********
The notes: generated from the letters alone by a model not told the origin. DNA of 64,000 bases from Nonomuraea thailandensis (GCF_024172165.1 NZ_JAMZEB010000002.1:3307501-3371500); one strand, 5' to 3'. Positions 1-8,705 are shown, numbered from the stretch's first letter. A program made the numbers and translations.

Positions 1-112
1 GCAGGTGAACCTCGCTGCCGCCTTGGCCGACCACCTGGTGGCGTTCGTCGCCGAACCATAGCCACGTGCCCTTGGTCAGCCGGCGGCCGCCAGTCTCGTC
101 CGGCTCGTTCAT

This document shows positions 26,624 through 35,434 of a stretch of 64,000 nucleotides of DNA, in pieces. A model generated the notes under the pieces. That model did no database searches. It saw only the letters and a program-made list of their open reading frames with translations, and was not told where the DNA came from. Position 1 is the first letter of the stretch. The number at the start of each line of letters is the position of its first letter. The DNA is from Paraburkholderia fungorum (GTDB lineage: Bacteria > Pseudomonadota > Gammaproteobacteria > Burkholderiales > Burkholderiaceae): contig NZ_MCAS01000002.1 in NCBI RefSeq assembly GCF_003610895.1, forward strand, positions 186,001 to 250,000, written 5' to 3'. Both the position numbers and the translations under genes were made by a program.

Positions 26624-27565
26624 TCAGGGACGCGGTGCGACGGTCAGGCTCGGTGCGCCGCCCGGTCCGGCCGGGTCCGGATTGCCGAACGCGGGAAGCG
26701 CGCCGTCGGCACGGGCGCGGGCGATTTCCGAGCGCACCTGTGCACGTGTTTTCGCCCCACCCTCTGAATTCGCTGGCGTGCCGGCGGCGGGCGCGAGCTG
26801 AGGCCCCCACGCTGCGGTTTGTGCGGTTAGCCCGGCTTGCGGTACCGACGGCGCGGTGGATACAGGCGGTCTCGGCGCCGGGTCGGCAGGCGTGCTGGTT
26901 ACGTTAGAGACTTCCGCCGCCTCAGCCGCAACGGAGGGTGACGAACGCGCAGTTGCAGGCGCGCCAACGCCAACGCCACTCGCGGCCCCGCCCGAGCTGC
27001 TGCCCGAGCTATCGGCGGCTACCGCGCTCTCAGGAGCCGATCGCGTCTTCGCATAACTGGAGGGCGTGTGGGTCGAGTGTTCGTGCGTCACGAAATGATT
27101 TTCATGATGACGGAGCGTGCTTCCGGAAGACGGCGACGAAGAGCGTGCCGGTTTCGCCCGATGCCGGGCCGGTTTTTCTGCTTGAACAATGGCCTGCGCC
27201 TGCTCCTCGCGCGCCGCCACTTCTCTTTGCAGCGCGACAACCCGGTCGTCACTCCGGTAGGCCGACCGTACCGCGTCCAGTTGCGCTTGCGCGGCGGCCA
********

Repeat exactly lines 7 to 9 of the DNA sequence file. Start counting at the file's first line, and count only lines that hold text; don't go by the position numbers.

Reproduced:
26624 TCAGGGACGCGGTGCGACGGTCAGGCTCGGTGCGCCGCCCGGTCCGGCCGGGTCCGGATTGCCGAACGCGGGAAGCG
26701 CGCCGTCGGCACGGGCGCGGGCGATTTCCGAGCGCACCTGTGCACGTGTTTTCGCCCCACCCTCTGAATTCGCTGGCGTGCCGGCGGCGGGCGCGAGCTG
26801 AGGCCCCCACGCTGCGGTTTGTGCGGTTAGCCCGGCTTGCGGTACCGACGGCGCGGTGGATACAGGCGGTCTCGGCGCCGGGTCGGCAGGCGTGCTGGTT